CD • 9 tracks
The Daniélou Collection
The music and the poetry of Rabindranath Tagore arranged for voice and piano by Alain Daniélou.
Francesca Cassio, voice.
Ugo Bonessi, piano.
On This CD:
1. The poet’s birthday (He nuton) 5:13
2. The shadow bird (Din guli mor) 4:11
3. Your life has begun (Tomar holo shuru) 3:18
4. If our heart (jodi Prem) 4:27
5. The earth is drunken mad (Himshaye unmotto prittvi) 5:29
6. The dusty road (Gram Chara) 2:24
7. Wandering from sky to sky (Gogone gogone) 5:24
8. Khoro bayu boy bege (original Bengali language) 3:11
9. Before me lies spread the ocean of peace (Shomukhè shanti parabharo) 6:34
Tagore, with a Roman touch by Dipanita Nath
Two Italian performers bring alive the poet’s music.
An Italian woman singing English versions of Bengali songs composed by none other than the legendary Rabindranath Tagore. Add to this a predominantly Bengali audience and you begin to understand why the Italian vocalist, Francesca Cassio, felt she was walking on a razor’s edge.
Cassio, 38, and pianist Ugo Bonessi, 47, presented their renditions at the India International Centre on Tuesday, and as the applause cut into the last strains, both felt that they had just passed a really tough examination. “Tagore would have been very pleased today as he always wanted to spread his music in the west. In fact, he had urged French scholar Alain Daniélou to transcribe his songs for the western voice and piano,” said Cassio. She and Bonessi are the first to have performed Rabindrasangeet according to the Daniélou notations.
Daniélou transcribed 18 songs, including the national anthem, into French and English, ensuring that the translated words were true to both Tagore’s meaning and melodies. “I feel as if I’ve just completed a project that Tagore and Daniélou started in 1932,” she added.
For a foreigner it is anything but easy to play Tagore, as Bonessi found out. “Unlike western classical notations, Tagore’s songs use ragas with its complex microtonal inflections that belong to the oral tradition of Indian gharanas. I could grasp these intricacies entirely due to my long interest in Indian classical music,” says Bonessi, who first heard the tabla during a Zakir Hussain show in London. “I was so awed that I began learning khayal and dhrupad. Bitten by the India bug, I visited the country in 1980 and then kept coming back,” he says.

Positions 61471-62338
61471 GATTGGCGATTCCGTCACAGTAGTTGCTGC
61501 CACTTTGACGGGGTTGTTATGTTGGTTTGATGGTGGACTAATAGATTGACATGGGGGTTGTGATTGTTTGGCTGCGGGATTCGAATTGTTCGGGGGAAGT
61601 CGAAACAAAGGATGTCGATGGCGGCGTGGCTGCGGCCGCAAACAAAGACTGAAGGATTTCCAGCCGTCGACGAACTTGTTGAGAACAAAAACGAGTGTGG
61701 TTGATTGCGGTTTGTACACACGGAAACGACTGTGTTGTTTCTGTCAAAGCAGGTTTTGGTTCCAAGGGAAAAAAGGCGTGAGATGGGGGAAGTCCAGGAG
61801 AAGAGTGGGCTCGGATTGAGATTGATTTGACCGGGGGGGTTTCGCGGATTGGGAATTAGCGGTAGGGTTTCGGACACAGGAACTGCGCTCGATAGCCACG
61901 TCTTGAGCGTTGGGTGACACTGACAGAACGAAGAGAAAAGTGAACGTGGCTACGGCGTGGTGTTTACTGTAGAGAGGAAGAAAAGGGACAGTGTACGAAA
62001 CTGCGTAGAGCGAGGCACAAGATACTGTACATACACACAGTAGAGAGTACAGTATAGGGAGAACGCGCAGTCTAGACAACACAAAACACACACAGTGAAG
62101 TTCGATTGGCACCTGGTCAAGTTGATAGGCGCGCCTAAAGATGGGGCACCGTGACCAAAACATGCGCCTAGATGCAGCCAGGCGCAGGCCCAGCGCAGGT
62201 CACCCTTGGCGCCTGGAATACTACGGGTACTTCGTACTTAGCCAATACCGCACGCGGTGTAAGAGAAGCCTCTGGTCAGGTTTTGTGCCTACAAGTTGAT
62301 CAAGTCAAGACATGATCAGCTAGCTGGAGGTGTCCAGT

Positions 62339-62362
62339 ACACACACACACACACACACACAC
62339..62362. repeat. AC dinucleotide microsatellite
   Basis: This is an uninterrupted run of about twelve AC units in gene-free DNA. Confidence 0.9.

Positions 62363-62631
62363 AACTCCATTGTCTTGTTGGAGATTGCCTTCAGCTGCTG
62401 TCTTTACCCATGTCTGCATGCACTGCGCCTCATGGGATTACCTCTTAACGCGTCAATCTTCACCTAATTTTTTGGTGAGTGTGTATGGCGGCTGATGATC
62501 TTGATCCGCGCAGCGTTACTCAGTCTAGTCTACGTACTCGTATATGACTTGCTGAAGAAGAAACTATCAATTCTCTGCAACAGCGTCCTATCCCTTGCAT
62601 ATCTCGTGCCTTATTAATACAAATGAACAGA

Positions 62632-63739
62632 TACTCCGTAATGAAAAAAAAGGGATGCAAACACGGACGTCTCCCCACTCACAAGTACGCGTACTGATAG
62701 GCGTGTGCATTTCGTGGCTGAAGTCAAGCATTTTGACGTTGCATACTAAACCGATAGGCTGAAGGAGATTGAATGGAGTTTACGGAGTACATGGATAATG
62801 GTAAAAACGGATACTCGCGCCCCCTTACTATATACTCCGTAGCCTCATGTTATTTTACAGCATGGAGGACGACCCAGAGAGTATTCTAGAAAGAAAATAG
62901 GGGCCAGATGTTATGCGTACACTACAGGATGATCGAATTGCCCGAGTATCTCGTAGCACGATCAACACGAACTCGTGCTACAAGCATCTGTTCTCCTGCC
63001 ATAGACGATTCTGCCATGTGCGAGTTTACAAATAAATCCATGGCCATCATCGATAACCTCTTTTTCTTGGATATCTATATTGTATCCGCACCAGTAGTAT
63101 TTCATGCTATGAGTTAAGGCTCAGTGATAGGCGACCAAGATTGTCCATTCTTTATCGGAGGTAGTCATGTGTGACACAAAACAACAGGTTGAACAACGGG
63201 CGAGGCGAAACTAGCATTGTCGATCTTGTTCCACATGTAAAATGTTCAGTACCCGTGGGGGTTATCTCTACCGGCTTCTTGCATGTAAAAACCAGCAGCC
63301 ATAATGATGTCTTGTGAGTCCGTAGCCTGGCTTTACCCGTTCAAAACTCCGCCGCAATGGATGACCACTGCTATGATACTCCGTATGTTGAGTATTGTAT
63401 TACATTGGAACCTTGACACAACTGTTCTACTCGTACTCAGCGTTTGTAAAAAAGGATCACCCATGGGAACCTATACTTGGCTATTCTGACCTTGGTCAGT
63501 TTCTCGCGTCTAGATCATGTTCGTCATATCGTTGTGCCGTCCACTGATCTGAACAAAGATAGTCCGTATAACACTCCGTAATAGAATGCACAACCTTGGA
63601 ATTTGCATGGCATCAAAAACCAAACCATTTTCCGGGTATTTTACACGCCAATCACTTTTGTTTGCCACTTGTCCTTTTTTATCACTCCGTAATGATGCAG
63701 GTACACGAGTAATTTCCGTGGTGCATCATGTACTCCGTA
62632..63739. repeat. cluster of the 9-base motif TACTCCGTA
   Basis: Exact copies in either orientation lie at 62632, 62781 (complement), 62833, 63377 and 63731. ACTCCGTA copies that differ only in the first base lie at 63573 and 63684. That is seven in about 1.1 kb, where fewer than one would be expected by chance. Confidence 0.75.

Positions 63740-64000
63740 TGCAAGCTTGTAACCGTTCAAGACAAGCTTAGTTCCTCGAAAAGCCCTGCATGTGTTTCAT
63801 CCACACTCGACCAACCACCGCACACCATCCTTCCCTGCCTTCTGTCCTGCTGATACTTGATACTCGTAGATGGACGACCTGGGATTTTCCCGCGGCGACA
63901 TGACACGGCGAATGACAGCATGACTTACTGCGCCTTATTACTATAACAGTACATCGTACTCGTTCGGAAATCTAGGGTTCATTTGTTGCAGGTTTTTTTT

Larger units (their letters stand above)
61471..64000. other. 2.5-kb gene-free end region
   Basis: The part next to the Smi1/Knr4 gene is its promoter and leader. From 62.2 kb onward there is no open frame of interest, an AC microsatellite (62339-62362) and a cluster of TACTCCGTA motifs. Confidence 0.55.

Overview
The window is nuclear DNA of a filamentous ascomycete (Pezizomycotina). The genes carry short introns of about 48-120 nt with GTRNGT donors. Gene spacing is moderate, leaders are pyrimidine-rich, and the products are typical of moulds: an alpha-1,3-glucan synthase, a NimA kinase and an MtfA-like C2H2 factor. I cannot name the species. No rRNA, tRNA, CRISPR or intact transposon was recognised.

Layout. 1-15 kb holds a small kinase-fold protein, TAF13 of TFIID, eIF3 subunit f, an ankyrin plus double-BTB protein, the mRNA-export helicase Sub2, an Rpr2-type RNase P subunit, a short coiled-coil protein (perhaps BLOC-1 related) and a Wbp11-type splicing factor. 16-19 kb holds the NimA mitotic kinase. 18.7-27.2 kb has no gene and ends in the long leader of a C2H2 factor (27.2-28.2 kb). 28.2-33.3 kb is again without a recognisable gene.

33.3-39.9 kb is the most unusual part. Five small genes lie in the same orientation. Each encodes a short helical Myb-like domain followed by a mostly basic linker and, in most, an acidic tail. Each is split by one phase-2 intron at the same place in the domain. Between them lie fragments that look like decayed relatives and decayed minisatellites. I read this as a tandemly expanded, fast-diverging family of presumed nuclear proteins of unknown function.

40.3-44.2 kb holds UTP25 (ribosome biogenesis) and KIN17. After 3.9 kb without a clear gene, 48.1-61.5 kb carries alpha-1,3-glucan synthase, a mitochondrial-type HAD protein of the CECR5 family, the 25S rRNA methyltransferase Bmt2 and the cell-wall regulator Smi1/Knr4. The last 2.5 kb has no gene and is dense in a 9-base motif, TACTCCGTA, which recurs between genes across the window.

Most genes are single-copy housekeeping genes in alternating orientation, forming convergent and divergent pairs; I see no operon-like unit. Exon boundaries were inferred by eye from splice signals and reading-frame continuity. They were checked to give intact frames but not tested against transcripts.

Like him, Cassio had discovered the poet laureate early. “The west knows him only as a poet so it took me some time to realize he was also a composer,” she says. A national award-winning jazz singer from Rome, she became addicted to Indian classical music in the late 1990s. “I began learning Indian music at the Daniélou Foundation in Venice and followed it up by doing my Phd in Varanasi,” she says.
So, when the Daniélou Foundation started looking for the perfect voice to sing Tagore in English, their search threw up only one name – Cassio’s. “It was my grounding in Indian and western music that helped,” she says. It took her and Bonessi of them 18 months to learn 10 songs, all of which are part of a CD called Tagore’s Songs of Love and Destiny.
Their work is far from over. After a show in Kolkata, where Cassio’s guru Girija Devi will be present, the duo will visit Shantiniketan to complete learning the remaining eight songs. “And then, maybe, I can sleep in peace,” smiles Cassio.